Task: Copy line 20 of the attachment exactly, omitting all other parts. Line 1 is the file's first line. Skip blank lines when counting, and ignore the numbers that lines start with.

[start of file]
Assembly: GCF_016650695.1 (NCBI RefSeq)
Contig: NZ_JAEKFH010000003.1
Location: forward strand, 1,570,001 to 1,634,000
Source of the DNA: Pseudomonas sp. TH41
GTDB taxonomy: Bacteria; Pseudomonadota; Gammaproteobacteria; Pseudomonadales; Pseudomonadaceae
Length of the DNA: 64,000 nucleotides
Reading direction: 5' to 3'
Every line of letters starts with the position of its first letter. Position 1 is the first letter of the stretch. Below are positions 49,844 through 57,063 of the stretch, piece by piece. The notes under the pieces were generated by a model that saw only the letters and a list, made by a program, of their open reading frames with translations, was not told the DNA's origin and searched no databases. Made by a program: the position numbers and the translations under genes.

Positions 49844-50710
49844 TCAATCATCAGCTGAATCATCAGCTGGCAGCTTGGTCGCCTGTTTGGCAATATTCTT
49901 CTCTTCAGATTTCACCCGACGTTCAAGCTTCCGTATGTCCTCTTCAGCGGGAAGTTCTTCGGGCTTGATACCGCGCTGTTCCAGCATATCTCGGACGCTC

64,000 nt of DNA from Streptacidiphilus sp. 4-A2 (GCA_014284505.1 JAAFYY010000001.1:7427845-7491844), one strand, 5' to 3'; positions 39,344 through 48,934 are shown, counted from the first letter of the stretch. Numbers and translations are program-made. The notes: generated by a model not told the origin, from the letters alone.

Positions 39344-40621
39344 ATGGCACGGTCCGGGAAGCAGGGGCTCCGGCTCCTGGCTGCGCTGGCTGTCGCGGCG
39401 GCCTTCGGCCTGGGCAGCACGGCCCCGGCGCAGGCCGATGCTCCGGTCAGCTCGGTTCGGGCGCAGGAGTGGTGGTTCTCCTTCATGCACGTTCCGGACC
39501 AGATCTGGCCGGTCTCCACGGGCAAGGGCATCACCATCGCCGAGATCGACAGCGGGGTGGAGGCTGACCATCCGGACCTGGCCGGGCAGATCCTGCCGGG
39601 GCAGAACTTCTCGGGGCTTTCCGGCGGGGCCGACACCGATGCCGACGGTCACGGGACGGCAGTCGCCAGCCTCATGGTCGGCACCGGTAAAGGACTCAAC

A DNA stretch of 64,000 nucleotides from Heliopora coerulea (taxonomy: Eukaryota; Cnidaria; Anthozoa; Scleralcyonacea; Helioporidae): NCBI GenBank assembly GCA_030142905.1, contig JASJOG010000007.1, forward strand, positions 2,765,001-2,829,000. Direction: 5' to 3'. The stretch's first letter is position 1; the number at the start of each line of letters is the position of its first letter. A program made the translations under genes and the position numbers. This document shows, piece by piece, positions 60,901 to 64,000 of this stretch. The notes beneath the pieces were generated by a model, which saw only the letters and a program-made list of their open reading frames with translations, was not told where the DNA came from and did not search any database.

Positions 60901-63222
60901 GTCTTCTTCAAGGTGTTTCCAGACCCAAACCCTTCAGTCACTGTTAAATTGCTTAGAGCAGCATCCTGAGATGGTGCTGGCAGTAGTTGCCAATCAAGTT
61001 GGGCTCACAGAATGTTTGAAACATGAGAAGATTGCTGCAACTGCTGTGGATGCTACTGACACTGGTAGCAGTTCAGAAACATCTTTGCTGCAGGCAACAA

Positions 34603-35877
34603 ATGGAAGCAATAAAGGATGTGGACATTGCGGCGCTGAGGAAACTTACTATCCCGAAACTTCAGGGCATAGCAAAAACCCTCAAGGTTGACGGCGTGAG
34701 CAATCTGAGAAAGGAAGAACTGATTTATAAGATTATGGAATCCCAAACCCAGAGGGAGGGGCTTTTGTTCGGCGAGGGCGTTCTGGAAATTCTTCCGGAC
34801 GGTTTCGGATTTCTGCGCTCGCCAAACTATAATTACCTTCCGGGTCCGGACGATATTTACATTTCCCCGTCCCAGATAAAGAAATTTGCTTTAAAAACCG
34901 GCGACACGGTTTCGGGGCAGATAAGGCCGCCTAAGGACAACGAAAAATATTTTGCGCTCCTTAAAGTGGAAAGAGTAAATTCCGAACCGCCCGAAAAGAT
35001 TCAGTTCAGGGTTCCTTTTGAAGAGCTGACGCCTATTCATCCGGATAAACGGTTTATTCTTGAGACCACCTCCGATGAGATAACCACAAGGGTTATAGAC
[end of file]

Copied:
60901 GTCTTCTTCAAGGTGTTTCCAGACCCAAACCCTTCAGTCACTGTTAAATTGCTTAGAGCAGCATCCTGAGATGGTGCTGGCAGTAGTTGCCAATCAAGTT